Above, what propeller blades look like after they've been "parked" for ten months. Olly

Sunday, 22 November 2009

Angels Amongst the Sons of Men

This poem was written by Prince Eddie Daniels from Ghana, a patient aboard having skin grafts on his hands. He wrote it about our nurses, I'm sure. Olly.

The day the Big White Whale landed on the black shores of Africa was a blessed day to the Sons of Men.

It came with Angels to walk amongst the Sons of Men.

Why do I call them Angels? Let me tell you of my time with them.

I came on board the White Whale with rooms filled withthe lame
the maimed
the formed
the deformed
the wrong
and the rough.

And deep into the darkest part of the night, I saw men and brethren,
maidens and ladies, though flesh as us, yet with hearts as Angels.

Sleeplessly and tirelessly they toiled through the night,
through the pains and aches of men;
they with hands to heal and mend,
bringing from above the Father's love to the Sons of Men.

Some they cut. Some they tie.
Some they seal, and yet others
they fix with tools untold.

Like messengers of the Most High they came.
Not thinking of their own, they risked their lives
and sailed the seas to lands beyond the endless world,
to shores of Men afflicted and in pain.
Their hearts and lives they came to share,
as Angels walking amongst the Sons of Men.
Some in this life are born to pass,
and some are born in life to live,
yet these Angels are born to preserve humanity.

Though some may see lives as waste,
yet with speed they move to save.
With words of love and touch of peace,
they endlessly toil to make right the wrong.

You were born as Men to your lands,
and yet as Angels you served the earth.
Gold is digged from earth beneath.
Treasures are hunted on high seas.
But love so pure and true
can only in hearts like yours be found.
Your labor in the Lord shall not be in vain.
For every life you touch and every soul you save,
For every bone you mend and every face you straight,
The Lord of Life and Light will light your path and guide your life.

For you are truly Angels amongst the Sons of Men.

Alba

Eight year old Alba comes from a village in rural northern Benin. Two years ago a tumour started to grow in her mouth, but her family didn't have the money to pay for an expensive operation in Cotonou. Her mother, Ankosua, tried less expensive local medicines, but to no avail...and in their poverty there were no other options. All she could do was pray that the herbs would begin to work...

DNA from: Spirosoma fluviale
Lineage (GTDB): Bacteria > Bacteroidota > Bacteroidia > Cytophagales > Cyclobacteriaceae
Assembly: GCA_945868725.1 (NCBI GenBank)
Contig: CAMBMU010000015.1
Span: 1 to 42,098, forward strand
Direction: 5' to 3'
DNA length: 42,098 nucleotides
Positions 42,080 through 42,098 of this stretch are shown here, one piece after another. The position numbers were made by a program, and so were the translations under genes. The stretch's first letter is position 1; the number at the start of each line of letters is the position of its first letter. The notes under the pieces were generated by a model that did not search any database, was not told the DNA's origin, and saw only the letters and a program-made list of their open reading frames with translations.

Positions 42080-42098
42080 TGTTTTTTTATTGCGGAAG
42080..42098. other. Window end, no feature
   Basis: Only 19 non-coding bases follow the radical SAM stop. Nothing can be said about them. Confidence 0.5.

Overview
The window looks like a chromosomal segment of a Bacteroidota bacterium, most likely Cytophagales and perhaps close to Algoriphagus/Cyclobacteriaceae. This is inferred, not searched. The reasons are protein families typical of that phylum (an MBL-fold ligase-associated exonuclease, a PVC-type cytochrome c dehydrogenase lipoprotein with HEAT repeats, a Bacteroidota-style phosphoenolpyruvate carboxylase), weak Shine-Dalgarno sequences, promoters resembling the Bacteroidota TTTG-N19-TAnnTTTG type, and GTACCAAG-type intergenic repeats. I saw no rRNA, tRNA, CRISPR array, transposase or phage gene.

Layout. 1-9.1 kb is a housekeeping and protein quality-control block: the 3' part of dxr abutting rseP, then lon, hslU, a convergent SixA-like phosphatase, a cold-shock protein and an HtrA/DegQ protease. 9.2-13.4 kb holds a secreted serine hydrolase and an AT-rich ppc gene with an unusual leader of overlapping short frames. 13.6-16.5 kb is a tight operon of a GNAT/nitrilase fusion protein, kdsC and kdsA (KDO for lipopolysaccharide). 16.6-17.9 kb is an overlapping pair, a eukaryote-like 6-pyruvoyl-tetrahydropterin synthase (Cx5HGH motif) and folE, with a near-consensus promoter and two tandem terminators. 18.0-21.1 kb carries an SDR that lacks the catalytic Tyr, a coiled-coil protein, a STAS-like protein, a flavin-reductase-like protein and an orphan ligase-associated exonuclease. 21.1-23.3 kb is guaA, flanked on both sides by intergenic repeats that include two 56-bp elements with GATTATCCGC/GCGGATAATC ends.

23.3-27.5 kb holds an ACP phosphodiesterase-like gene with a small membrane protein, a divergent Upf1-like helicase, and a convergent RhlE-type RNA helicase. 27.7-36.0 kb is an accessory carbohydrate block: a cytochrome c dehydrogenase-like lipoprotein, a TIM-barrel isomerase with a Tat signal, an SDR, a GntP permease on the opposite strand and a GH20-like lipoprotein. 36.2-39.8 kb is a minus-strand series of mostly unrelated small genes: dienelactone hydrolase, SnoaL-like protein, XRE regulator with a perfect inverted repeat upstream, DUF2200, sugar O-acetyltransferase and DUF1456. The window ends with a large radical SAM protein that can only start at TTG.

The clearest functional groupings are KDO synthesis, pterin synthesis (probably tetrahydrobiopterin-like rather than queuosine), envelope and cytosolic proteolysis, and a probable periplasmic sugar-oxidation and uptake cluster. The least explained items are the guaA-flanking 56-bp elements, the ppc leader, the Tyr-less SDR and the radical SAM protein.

"When the tumor first appeared, my husband and I took Alba to the hospital, but we didn’t have money to pay for it, so they wouldn’t treat her. We had to use traditional medicine,” said Ankosua. Alba was taken out of school so her mother could give her the traditional medicine daily. When asked how the community treated Alba, Ankosua stared at the floor and remained silent. After a 10-second pause, she looked up, her eyes filled with tears, and she painfully replied, “Some people received Alba with good hands. They prayed for her and encouraged me. But others shunned her. They said, ‘Go away, we don’t want to see you.’” Whenever it was time to eat or drink, Alba hid herself from other people. If she went out in public, she kept the tumor covered with a rag. It served as a disguise and caught the foul-smelling and constant drainage." After two years of watching her daughter struggle, a woman in her village told Ankosua of a hospital in Benin that was performing free surgery. Finally – a glimmer of hope! They scrounged to get enough money for transportation and traveled to the hospital, which was hours away. However, Ankosua’s new-found hope quickly morphed into deep disappointment. “We were there for two days, and nobody attended to us. I asked a woman who worked there why we weren’t being helped. She said, ‘They don’t do surgery for free, you have to deposit money.’ I trembled when she told me that. I had come with nothing,” said Ankosua sadly. After Ankosua explained that she had no money for treatment, the woman told her about Mercy Ships. “This woman had heard Mercy Ships was in town, helping people and healing people for free. She gave me directions to the Africa Mercy, and I immediately went,” Ankosua added.

Still attached to noisy monitors and IV fluids, Alba had been dozing in and out of sleep since returning to the Africa Mercy ward. Finally, a few hours after surgery, she opened her eyes and sat up. Seeing she was awake, Becca, her nurse, came to Alba’s bedside and handed her a small mirror.Alba looked down, paused in a state of bewilderment, and began touching the empty space on her mouth. The tumor was gone.
After 20 seconds of staring, a single tear rolled down her cheek. With great determination, she tried not to cry. But another and then another tear soon followed. Finally, she gave up trying to hold them back and cried freely. Alba’s tears were earned through years of heartache and rejection. They were mature and raw – heavy tears for an eight-year-old to cry. Ankosua stood next to her bed the entire time, carefully observing her daughter. When Alba began crying, she turned away. Ankosua couldn’t bear looking into her tear-stained eyes. After two hopeless years of discouragement and depression, healing had finally come. The mixture of joy and pain in that moment expressed itself in tears. When Alba regained her composure, Ankosua returned to the bedside. Carefully, she wrapped her arm around Alba, who then buried her head on Ankosua’s chest. As Alba’s tears collected on her shirt, Ankosua did her best to be strong. But her heart was too overwhelmed with joy. Tears of relief and joy flooded her eyes as well. They sat and cried together, each tear serving as a testimony to the transforming power of God’s mercy.

Friday, 20 November 2009